Aide to Kennedy, Kerry will help Obama pitch health care law

Bay State native to assist projects and initiatives

(Stephen Crowley/Ny Times/File 2008)
Globe Staff And Wire Services / April 23, 2010

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President Obama has chosen Stephanie Cutter, who served as a top aide to Senator Edward M. Kennedy and communications director for Senator John F. Kerry’s presidential campaign in 2004, to be in charge of getting out the word about the benefits of the new health care insurance overhaul.

“Stephanie is one of the most respected professionals in public affairs and has an innate understanding of the nexus between policy and communications,’’ Obama said yesterday in a statement.

Cutter will begin her post as assistant to the president for special projects next month. In addition to improving communications on the health care law, she is to assist in other presidential initiatives.

Administration officials said Cutter’s job will be more educational than political. But several Democrats said better messaging on health care is crucial to the party’s election hopes this year.

“The administration needs to use all means necessary to get the message out, basic information to consumers,’’ said Representative Chris Van Hollen, a Maryland Democrat who chairs the Democratic Congressional Campaign Committee. “The more people learn about the bill, the more they like it.’’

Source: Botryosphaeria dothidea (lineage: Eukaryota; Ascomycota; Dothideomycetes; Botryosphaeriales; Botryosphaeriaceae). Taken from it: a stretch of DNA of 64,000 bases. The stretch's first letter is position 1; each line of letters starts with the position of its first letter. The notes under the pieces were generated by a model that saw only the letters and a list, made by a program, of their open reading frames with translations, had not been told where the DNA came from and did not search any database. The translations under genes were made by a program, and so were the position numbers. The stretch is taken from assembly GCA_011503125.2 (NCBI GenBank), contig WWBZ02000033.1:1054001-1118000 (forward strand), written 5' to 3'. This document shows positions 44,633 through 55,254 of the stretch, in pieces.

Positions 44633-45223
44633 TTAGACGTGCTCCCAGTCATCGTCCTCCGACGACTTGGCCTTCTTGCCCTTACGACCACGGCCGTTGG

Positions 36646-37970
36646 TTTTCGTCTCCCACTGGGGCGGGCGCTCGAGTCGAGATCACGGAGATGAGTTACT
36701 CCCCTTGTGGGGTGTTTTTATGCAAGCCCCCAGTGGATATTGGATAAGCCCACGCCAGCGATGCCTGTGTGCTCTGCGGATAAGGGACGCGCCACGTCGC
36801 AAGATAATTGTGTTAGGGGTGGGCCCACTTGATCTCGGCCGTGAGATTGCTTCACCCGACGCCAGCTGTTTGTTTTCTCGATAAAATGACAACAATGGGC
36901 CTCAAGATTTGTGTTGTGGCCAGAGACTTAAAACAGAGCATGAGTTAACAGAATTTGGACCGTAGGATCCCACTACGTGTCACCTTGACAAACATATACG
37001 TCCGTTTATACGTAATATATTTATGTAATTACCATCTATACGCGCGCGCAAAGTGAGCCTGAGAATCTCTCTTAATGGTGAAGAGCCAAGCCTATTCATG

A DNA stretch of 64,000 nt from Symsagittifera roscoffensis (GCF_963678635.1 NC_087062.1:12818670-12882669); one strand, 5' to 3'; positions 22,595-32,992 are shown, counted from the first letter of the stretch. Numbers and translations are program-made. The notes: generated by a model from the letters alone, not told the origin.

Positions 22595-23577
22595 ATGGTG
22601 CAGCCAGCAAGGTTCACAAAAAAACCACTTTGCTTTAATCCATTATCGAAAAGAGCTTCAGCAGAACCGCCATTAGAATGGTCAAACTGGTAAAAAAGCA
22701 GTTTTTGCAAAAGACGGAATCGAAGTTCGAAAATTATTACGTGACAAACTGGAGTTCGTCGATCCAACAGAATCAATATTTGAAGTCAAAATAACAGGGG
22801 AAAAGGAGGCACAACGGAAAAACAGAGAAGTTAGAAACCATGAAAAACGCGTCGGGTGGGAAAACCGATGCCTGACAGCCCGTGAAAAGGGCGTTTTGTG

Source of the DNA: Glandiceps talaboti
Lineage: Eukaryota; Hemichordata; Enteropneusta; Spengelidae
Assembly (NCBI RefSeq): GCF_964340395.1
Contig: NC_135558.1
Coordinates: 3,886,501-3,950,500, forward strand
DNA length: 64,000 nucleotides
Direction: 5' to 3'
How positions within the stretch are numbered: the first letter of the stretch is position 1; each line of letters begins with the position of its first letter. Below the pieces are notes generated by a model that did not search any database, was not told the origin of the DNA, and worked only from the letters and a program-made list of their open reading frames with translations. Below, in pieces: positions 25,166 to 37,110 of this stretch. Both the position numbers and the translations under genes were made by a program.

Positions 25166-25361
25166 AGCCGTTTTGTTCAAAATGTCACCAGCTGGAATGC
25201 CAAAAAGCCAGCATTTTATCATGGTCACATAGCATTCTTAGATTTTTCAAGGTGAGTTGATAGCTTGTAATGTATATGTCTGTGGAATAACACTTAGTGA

Republicans have a different view. They predict that public anger over the health care law will fuel big GOP gains in congressional races this fall.

A recent Associated Press-GfK poll found that opposition to the law increased after Obama’s March 23 signing ceremony. Half of those polled said they opposed the new measure, and 39 percent supported it.

Only 28 percent, however, said they understood the overhaul extremely or very well. That gives Democratic leaders a chance to fill the knowledge gaps.

But Cutter and her allies must hack through a jungle of confusing provisions, complex issues, and misinformation to raise such awareness.

For instance, administration officials highlighted this week agreements by several large insurance companies to let children under 26 stay on their parents’ plans starting June 1 — when new college graduates would otherwise lose their eligibility — instead of on Sept. 23, when the new law takes effect.

What is less well known is that some employees at self-insured companies may not receive that family benefit until Jan. 1, when many health plans start a new year of coverage. And it comes after the Nov. 2 elections.

Cutter, 41, grew up in Raynham, Mass., and graduated from Smith College and the Georgetown University Law Center.

In addition to her work with Kennedy and Kerry, she was a spokeswoman for the Environmental Protection Agency and deputy communications director in the Clinton White House.

Considered one of the top Democratic strategists for presenting a side in the media or buffing a politician’s image, Cutter was a leading figure in the presidential transition team for Obama and was a top aide to Michelle Obama.

She also coordinated the announcement of Supreme Court nominee Sonia Sotomayor and led preparations for her successful confirmation hearings.

Material from the Associated Press was used in this report.